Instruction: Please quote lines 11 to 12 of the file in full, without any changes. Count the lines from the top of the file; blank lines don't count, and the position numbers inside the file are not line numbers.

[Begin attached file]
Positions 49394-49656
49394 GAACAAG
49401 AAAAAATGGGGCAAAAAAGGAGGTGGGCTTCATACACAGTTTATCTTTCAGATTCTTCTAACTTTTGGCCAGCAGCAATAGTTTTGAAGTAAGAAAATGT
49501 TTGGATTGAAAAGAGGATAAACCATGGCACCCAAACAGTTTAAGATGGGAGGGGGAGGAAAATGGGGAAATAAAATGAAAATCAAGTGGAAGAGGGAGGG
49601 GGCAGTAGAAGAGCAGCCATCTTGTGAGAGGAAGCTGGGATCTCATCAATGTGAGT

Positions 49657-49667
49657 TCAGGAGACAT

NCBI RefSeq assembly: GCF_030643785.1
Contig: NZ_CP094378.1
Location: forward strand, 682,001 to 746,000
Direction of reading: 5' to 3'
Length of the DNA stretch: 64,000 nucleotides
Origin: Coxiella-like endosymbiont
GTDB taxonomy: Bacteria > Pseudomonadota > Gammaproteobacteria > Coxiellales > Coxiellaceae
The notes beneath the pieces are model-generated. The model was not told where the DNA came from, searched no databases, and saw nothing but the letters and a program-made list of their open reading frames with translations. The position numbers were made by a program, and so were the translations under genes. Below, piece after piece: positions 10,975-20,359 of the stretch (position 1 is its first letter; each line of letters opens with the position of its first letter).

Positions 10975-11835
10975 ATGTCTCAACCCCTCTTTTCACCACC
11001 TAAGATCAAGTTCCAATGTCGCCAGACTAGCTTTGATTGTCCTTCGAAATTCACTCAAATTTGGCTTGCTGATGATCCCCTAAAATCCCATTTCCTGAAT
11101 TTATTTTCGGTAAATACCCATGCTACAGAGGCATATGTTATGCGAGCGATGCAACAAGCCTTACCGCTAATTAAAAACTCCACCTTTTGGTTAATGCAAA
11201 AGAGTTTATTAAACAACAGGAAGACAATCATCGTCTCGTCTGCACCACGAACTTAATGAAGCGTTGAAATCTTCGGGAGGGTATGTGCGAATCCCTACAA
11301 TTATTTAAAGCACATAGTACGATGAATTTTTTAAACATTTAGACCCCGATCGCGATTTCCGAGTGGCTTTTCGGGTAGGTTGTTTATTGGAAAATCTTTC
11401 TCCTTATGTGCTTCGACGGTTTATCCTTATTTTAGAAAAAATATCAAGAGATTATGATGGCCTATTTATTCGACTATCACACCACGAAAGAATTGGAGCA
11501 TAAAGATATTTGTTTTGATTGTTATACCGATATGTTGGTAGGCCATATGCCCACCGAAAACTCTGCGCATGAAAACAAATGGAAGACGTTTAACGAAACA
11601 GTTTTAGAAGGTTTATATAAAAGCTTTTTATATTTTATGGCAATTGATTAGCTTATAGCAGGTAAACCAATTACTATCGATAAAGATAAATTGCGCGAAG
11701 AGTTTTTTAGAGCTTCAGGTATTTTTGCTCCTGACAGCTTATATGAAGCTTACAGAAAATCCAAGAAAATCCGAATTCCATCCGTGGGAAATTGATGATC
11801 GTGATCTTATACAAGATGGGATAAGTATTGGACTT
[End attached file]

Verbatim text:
Direction of reading: 5' to 3'
Length of the DNA stretch: 64,000 nucleotides